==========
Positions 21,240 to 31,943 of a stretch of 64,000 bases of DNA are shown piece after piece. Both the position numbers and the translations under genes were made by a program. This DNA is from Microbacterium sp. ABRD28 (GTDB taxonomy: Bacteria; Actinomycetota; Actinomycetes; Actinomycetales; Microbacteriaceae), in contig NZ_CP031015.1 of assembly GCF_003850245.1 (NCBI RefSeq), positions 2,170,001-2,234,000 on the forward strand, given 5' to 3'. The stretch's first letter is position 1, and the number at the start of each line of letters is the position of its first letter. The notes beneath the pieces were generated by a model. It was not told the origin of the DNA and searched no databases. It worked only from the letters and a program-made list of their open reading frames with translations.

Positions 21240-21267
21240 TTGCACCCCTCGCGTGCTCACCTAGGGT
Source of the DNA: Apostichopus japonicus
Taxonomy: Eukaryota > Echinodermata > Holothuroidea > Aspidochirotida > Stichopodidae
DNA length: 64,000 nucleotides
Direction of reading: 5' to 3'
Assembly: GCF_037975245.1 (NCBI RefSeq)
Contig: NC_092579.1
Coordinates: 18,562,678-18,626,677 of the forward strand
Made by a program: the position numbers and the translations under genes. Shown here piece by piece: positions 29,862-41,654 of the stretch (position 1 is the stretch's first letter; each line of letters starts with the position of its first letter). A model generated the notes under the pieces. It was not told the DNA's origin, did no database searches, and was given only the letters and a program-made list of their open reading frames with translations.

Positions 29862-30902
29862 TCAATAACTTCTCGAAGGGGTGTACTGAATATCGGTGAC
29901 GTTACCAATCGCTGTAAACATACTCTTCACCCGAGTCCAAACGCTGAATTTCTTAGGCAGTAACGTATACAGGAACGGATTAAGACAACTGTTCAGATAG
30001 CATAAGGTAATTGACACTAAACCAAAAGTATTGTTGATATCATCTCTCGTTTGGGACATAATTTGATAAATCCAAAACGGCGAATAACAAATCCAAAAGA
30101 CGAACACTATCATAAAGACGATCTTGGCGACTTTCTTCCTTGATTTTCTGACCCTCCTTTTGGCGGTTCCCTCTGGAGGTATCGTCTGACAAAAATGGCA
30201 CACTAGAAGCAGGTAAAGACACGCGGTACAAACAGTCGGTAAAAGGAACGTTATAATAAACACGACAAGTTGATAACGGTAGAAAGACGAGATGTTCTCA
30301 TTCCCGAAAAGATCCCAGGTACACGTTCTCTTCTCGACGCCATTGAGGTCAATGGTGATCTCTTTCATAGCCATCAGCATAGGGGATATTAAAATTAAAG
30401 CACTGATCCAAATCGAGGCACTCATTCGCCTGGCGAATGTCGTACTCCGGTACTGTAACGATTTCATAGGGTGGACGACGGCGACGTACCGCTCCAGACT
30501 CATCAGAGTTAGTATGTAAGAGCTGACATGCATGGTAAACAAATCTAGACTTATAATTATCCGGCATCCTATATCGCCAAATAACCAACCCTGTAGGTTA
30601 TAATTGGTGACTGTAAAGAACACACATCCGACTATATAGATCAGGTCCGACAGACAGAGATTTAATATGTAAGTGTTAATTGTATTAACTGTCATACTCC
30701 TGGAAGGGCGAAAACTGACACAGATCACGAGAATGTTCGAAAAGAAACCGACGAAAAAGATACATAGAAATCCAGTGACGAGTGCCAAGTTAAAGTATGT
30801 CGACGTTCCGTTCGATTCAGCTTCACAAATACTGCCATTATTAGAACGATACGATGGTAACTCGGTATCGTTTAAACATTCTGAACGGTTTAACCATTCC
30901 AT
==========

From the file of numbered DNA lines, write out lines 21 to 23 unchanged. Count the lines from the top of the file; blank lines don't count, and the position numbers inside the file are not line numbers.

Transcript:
30601 TAATTGGTGACTGTAAAGAACACACATCCGACTATATAGATCAGGTCCGACAGACAGAGATTTAATATGTAAGTGTTAATTGTATTAACTGTCATACTCC
30701 TGGAAGGGCGAAAACTGACACAGATCACGAGAATGTTCGAAAAGAAACCGACGAAAAAGATACATAGAAATCCAGTGACGAGTGCCAAGTTAAAGTATGT
30801 CGACGTTCCGTTCGATTCAGCTTCACAAATACTGCCATTATTAGAACGATACGATGGTAACTCGGTATCGTTTAAACATTCTGAACGGTTTAACCATTCC